Pirates seize Greek ship

A Kenyan police officer guards the U.S.-flagged Maersk Alabama at a Mombasa port Sunday.
Pirates hijacked a 35,000-ton Greek-owned bulk carrier in the Gulf of Aden on Tuesday, the European Union’s Maritime Security Center said.

The crew was thought to be unhurt and ships have been warned to stay clear of the area for fear of further attack, the security center said. The hijacking follows the killing by U.S. Navy SEALs of three pirates who were holding an American ship captain hostage. Pirates attacked the U.S.-flagged Maersk Alabama last week. They seized its captain, Richard Phillips, and held him hostage on a lifeboat after their attempt to hijack the ship failed. U.S. Navy snipers on Sunday fatally shot three pirates, rescued Phillips and arrested a fourth pirate. Watch the tough tactics the Navy uses » U.S. law enforcement authorities are discussing what to do with the lone surviving pirate, who may be as young as 16.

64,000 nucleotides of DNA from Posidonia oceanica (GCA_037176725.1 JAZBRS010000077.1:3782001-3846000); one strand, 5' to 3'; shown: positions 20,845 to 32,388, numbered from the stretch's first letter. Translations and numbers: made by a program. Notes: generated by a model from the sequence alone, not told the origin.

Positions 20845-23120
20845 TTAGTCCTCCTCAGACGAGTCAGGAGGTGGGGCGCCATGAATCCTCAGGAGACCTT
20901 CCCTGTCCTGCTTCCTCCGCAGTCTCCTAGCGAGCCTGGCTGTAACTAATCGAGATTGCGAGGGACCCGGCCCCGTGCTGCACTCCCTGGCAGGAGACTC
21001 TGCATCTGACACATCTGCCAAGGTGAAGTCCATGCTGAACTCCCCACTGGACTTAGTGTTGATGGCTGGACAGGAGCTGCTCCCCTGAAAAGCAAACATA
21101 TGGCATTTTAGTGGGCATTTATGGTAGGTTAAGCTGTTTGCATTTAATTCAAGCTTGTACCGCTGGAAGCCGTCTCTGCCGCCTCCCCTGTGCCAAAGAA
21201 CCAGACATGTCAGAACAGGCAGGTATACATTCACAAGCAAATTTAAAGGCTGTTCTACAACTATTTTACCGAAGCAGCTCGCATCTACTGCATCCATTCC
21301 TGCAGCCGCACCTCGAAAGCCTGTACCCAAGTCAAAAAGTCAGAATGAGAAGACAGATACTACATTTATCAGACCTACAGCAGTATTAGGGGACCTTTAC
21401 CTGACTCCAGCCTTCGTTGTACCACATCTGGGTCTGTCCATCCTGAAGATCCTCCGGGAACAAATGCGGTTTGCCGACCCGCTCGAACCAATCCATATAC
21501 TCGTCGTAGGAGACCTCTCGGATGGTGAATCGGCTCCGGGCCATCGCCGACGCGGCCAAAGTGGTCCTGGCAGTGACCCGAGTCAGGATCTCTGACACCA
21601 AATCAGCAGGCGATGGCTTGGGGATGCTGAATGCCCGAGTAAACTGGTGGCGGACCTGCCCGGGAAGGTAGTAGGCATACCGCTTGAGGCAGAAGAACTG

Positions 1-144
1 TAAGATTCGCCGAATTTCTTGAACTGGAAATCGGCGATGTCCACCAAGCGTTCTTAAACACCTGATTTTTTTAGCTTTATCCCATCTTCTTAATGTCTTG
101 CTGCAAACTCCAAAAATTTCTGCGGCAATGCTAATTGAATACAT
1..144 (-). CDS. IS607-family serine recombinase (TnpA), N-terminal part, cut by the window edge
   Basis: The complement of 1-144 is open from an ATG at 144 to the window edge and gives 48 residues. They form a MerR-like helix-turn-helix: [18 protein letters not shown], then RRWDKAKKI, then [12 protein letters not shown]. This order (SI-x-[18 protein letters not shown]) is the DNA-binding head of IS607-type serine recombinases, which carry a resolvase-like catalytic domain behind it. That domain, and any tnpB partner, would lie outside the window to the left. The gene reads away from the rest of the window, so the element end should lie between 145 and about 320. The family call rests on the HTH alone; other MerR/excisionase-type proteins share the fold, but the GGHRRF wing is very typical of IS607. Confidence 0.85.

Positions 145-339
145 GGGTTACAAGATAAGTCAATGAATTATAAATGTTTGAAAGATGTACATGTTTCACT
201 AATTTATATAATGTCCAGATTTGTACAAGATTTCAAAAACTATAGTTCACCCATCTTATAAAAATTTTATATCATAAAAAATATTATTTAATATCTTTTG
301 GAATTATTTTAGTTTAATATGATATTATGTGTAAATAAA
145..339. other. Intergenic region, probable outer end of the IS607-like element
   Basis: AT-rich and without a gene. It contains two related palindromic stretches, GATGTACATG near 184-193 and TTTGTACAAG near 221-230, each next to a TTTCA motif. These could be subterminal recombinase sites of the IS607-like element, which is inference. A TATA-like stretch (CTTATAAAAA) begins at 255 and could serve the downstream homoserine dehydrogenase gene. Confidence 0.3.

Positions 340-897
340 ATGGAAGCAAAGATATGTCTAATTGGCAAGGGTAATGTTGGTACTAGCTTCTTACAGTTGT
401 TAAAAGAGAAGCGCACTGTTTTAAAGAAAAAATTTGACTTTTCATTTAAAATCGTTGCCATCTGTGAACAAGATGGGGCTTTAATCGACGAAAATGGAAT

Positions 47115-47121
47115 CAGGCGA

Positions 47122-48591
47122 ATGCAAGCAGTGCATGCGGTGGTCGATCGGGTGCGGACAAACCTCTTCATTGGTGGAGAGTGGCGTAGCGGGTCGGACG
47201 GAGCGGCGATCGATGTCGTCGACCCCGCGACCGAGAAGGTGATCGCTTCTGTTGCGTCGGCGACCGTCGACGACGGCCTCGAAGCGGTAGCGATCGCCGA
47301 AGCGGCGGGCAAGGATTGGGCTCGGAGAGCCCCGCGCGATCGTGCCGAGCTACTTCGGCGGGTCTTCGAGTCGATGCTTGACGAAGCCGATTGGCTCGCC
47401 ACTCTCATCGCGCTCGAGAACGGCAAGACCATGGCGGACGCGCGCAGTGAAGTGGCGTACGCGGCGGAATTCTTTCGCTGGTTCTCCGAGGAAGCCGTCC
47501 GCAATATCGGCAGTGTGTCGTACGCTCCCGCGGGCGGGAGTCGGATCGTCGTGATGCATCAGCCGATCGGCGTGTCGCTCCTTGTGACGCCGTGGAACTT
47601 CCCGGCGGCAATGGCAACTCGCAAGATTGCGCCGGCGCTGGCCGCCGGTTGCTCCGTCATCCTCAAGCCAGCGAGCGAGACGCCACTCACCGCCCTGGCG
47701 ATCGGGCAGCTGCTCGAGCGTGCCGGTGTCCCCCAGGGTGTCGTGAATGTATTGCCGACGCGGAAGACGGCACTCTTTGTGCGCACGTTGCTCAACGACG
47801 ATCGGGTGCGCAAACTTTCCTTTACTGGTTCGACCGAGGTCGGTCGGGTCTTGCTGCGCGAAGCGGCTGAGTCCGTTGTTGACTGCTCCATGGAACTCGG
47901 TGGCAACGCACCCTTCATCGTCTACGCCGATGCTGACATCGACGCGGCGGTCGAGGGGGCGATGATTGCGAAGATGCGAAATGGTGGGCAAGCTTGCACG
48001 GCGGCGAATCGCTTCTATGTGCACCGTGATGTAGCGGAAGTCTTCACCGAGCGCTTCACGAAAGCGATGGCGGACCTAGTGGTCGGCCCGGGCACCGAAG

The crew of the Maersk Alabama will reunite soon. Phillips is on the USS Bainbridge headed to Mombasa, Kenya, a military spokesman said, where his crew members were relaxing at a beach resort under the watchful eyes of the Kenyan military. The men are then expected to be flown home together by Maersk.